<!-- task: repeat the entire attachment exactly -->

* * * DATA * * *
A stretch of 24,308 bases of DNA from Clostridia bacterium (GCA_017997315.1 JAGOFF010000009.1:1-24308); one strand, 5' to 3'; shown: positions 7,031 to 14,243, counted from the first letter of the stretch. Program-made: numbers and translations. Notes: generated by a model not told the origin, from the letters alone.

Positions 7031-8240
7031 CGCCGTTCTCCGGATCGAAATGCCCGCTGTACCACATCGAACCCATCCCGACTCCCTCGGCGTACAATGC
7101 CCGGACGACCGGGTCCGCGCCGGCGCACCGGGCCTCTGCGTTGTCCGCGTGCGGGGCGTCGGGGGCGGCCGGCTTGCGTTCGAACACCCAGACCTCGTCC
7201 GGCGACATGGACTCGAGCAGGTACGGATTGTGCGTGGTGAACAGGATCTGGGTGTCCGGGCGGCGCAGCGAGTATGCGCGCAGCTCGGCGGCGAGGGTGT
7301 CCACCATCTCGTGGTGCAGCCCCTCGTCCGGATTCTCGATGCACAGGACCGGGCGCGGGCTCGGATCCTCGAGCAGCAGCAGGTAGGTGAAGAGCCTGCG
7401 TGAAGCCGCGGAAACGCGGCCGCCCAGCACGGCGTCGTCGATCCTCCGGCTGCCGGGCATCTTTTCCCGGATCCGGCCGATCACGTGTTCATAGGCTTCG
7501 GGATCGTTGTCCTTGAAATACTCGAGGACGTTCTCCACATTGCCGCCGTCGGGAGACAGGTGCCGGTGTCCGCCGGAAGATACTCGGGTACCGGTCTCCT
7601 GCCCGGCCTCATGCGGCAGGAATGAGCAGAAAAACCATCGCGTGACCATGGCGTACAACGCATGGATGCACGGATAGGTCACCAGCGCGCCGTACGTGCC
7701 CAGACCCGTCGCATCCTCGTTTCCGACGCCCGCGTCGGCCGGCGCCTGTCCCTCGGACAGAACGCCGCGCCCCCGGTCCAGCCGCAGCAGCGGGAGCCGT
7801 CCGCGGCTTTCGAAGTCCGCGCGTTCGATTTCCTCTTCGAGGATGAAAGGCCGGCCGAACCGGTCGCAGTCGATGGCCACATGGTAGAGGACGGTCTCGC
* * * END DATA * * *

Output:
A stretch of 24,308 bases of DNA from Clostridia bacterium (GCA_017997315.1 JAGOFF010000009.1:1-24308); one strand, 5' to 3'; shown: positions 7,031 to 14,243, counted from the first letter of the stretch. Program-made: numbers and translations. Notes: generated by a model not told the origin, from the letters alone.

Positions 7031-8240
7031 CGCCGTTCTCCGGATCGAAATGCCCGCTGTACCACATCGAACCCATCCCGACTCCCTCGGCGTACAATGC
7101 CCGGACGACCGGGTCCGCGCCGGCGCACCGGGCCTCTGCGTTGTCCGCGTGCGGGGCGTCGGGGGCGGCCGGCTTGCGTTCGAACACCCAGACCTCGTCC
7201 GGCGACATGGACTCGAGCAGGTACGGATTGTGCGTGGTGAACAGGATCTGGGTGTCCGGGCGGCGCAGCGAGTATGCGCGCAGCTCGGCGGCGAGGGTGT
7301 CCACCATCTCGTGGTGCAGCCCCTCGTCCGGATTCTCGATGCACAGGACCGGGCGCGGGCTCGGATCCTCGAGCAGCAGCAGGTAGGTGAAGAGCCTGCG
7401 TGAAGCCGCGGAAACGCGGCCGCCCAGCACGGCGTCGTCGATCCTCCGGCTGCCGGGCATCTTTTCCCGGATCCGGCCGATCACGTGTTCATAGGCTTCG
7501 GGATCGTTGTCCTTGAAATACTCGAGGACGTTCTCCACATTGCCGCCGTCGGGAGACAGGTGCCGGTGTCCGCCGGAAGATACTCGGGTACCGGTCTCCT
7601 GCCCGGCCTCATGCGGCAGGAATGAGCAGAAAAACCATCGCGTGACCATGGCGTACAACGCATGGATGCACGGATAGGTCACCAGCGCGCCGTACGTGCC
7701 CAGACCCGTCGCATCCTCGTTTCCGACGCCCGCGTCGGCCGGCGCCTGTCCCTCGGACAGAACGCCGCGCCCCCGGTCCAGCCGCAGCAGCGGGAGCCGT
7801 CCGCGGCTTTCGAAGTCCGCGCGTTCGATTTCCTCTTCGAGGATGAAAGGCCGGCCGAACCGGTCGCAGTCGATGGCCACATGGTAGAGGACGGTCTCGC